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How Pau Gasol made Kobe Bryant's family his own

Pau Gasol is honoring his pledge to mentor the young daughters of his former teammate and lifetime friend, Kobe Bryant.

Kobe Bryant holds his daughter, Giana, with Pau Gasol after the Lakers defeated the Magic in Game 5 of the 2009 NBA Finals.

The trust and friendship of Kobe Bryant was never given or shared with just anyone. That had to be earned, and the tricky part was understanding how. There was no blueprint, no step-by-step instructions, no straight line.

This was the quandary that confronted a mop-topped incoming center from Spain by way of Memphis who had to connect with a demanding and brilliant new teammate. And a frustrated one as well, for Kobe in 2008 was ornery and agitated. The Lakers, post-Shaquille O’Neal, had hit a snag. Most of Kobe’s teammates then were hopelessly helpless. And less than a year before, he demanded out, even going as far as taking a meeting with — sweet Christmas — Donald Sterling and the crosstown LA Clippers.

But hope walked into the Lakers locker room after a midseason trade with the Grizzlies. Kobe suspiciously sized up Pau Gasol, probing for hints, and more important, the answer to the trustworthy question:

Can I count on you?

The relationship needed time and the proper fertilizer to grow — as in, wins — but not too much time, because Kobe and the Lakers were thirsty for a championship. Like, immediately. He hadn’t won one in six years, which, to someone with his standards, was almost the equivalent of a lifetime. Kobe wanted and needed a co-star whose drive could nearly match his own. And so: Was Gasol motivated enough? Hungry enough? Brave enough to step into a foxhole with a Mamba?

Their dynamic was anything but automatic at first. Then, accelerated: The Lakers with Gasol made three-straight trips to the NBA Finals, winning twice. Gasol sank clutch shots in the postseason along the way, relieving Kobe of a portion of that burden, and helped ice the 2010 title with 19 points and 18 rebounds in Game 7.

Their time together in L.A. lasted seven seasons, and their bliss went beyond the basketball court, spilling into retirement where two old teammates from separate worlds found common ground as, well, commoners. Whenever they met, they shared stories over vino about hoops, business, and also family. Gasol had gotten married in 2019 and was eager to start his own.

That’s when trust revisited them again, a far deeper trust, when Kobe proposed a deal: “Send me your sons and I’ll teach them how to be tough, to fight, to work and go for it.”

And in return, before he, his daughter Gianna and seven others took that fateful helicopter flight on a foggy January morning in 2020, Kobe said this to his basketball brother:

“Ill send you my daughters so you can teach them about culture, awareness, things like that.”

Blended family forms through basketball, then tragedy

Pau Gasol with Kobe’s youngest daughters, Capri and Bianka, after the 2023 Jordan Rising Stars Game. (Photo via Instagram/Vanessa Bryant)

The most endearing sight at last month’s NBA All-Star weekend in Salt Lake City wasn’t Damian Lillard winning the Starry 3-Point Contest, or a dreamer named Mac McClung from the NBA G League bouncing his way to the AT&T Slam Dunk title, and certainly not the glorified layup line that passed for the game itself. None of that.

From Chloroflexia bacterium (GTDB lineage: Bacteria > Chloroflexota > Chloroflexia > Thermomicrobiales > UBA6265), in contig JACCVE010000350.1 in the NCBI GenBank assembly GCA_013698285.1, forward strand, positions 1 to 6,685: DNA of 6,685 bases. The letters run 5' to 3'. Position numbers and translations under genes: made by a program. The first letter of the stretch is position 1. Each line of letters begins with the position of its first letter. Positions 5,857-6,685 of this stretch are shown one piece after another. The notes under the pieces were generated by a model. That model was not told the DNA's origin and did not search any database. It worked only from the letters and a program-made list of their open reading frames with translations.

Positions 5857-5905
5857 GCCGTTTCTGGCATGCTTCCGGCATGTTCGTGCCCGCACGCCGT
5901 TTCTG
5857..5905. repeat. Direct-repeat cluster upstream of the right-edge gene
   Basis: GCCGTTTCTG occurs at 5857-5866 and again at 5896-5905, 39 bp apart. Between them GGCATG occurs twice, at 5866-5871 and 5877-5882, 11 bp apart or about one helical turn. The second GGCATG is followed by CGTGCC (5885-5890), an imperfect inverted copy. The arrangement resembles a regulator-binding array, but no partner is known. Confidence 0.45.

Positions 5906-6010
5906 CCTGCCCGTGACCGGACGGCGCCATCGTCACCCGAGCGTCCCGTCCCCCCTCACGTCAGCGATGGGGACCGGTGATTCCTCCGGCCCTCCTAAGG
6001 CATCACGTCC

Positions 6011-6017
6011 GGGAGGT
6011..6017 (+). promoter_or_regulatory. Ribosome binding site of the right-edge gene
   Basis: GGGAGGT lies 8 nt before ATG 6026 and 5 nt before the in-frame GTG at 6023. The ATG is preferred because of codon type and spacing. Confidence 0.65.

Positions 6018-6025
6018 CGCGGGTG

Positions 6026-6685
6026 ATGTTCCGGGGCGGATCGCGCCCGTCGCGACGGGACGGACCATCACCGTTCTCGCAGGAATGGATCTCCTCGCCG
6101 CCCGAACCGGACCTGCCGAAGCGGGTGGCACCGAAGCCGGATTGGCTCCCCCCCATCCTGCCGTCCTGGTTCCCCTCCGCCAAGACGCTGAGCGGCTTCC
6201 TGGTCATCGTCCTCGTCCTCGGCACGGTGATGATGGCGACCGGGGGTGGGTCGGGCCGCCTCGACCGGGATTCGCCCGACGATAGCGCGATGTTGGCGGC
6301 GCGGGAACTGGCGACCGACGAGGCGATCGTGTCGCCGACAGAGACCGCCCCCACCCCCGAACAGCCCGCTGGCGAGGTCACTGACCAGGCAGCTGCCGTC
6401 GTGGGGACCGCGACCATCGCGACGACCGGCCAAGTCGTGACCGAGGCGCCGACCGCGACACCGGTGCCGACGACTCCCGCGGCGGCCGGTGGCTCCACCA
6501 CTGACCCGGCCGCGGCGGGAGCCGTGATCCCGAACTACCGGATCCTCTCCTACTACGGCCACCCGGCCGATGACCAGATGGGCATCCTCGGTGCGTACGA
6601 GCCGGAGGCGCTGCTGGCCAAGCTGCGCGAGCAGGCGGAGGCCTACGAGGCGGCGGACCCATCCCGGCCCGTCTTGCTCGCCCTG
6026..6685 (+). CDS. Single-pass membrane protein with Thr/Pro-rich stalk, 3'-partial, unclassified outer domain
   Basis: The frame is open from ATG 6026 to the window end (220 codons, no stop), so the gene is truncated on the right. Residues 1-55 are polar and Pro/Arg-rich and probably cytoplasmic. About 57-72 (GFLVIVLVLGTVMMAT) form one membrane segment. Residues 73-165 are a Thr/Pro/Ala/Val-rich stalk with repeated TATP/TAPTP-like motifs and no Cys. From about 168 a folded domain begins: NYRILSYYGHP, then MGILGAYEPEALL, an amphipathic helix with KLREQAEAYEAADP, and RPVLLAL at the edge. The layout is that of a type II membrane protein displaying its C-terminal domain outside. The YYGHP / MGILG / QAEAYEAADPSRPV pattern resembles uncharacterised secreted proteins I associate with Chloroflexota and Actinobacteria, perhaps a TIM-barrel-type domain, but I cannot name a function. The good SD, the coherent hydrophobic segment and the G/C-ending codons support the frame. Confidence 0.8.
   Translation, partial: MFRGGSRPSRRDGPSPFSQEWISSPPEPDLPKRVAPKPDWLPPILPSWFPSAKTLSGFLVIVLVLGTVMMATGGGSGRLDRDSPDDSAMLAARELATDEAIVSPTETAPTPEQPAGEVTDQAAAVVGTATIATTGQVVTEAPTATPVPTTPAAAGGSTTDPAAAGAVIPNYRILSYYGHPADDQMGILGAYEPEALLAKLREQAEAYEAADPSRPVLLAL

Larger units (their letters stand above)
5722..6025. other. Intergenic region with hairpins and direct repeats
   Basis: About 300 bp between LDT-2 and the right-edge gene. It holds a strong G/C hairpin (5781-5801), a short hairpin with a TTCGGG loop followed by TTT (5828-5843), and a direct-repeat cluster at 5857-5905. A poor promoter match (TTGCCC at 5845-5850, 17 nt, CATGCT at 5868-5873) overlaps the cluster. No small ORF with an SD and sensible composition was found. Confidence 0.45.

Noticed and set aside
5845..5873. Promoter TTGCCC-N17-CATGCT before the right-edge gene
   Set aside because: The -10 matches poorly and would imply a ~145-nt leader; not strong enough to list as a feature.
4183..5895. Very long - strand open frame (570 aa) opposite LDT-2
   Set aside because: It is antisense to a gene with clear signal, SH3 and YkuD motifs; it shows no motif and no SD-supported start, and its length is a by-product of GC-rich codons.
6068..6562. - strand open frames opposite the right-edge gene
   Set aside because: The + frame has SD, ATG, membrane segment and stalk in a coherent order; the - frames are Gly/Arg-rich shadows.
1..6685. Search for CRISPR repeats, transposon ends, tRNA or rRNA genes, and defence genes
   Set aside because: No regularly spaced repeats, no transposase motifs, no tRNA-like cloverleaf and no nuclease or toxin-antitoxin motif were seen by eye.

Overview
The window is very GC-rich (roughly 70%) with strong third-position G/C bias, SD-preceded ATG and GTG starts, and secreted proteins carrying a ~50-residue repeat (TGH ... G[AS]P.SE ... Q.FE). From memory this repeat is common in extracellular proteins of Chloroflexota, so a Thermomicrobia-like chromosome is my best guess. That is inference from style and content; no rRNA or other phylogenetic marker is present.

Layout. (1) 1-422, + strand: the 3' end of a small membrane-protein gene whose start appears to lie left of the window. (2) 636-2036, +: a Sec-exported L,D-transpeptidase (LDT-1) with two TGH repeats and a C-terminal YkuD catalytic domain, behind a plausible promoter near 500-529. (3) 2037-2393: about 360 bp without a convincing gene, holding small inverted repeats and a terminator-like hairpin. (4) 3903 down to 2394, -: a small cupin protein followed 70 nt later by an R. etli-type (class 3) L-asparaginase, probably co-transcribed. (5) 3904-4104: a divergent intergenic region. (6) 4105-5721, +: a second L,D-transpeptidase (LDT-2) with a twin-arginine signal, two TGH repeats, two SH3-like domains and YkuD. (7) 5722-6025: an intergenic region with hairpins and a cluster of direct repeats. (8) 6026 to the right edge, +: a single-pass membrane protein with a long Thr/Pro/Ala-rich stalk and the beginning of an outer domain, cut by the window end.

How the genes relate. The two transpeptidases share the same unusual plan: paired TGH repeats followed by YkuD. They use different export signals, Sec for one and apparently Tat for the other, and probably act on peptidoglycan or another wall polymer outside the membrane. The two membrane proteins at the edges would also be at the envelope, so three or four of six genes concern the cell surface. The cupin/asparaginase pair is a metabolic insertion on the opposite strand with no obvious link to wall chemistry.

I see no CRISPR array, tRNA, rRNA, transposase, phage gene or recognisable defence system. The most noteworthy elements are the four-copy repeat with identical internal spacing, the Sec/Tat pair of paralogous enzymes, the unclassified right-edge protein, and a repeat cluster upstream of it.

Instead, away from the TV cameras, and while the stands emptied at the arena, it was Gasol holding two young girls in each arm, the three of them giggling in the middle of the court, dancing, swaying, while dozens of workers walked by and went about their business. To the unsuspecting observer it was nothing more than a man with kids.

To those who knew better, however, it was a moment of purity … and necessity.

Gasol had just finished serving as a ceremonial coach to a team that won the Jordan Rising Stars game, which showcased the best young players in the league. And his first duty, after accepting the trophy, was accepting Kobe’s two youngest daughters. He held them longer than the hardware.

Gasol also gathered his own infant, and for a few minutes, a graying, 42-year-old 7-foot man was trapped in a kid zone and it was hard to tell who enjoyed it more.

There was Bianka and Capri, Kobe’s girls, brought to the game by their mother and Kobe’s widow, Vanessa. Along with Natalia, the oldest of the Bryant girls, whose nickname for Gasol is “Uncle Pau.” And there was Gasol’s daughter Elisabet, his only child, for whom Vanessa is the godmother. When Elisabet was born eight months after the helicopter crash, Gasol and his wife, Cat, chose the middle name “Gianna” for her.

“It’s just a way to honor Gianna, how much she means to us and our family, my wife and I,” Gasol said of the decision. “Gigi was meant to be a superstar. She was a mini-Kobe. She was going to rock this world. The way she was taken from us, so young, so abruptly, broke a lot of people’s hearts. To me she will always be a presence to my daughter.”

And so this thoughtful, attentive and delicate Girl Dad spent this day, like many others the last few years, merging Bryants with Gasols, and it seemed natural and reflexive, and there was a therapeutic aspect, too.

“The loss and the grieving,” Gasol said, “brought us closer together.”

By bonding himself with Kobe’s family, just as he did years ago to Kobe himself, Gasol was merely being dutiful, searching for the greater good, and most of all, fulfilling a request:

“I’ll send you my daughters so you can teach them … ”

More than teammates

Kobe Bryant and Pau Gasol celebrate after the Lakers defeated the Celtics in Game 7 of the 2010 Finals.

One of Kobe’s many gifts was knowing talent when he saw it, and in the case of choosing a secondary mentor for his girls, he couldn’t have done any better. Gasol was built for this, just like those two Laker championship teams.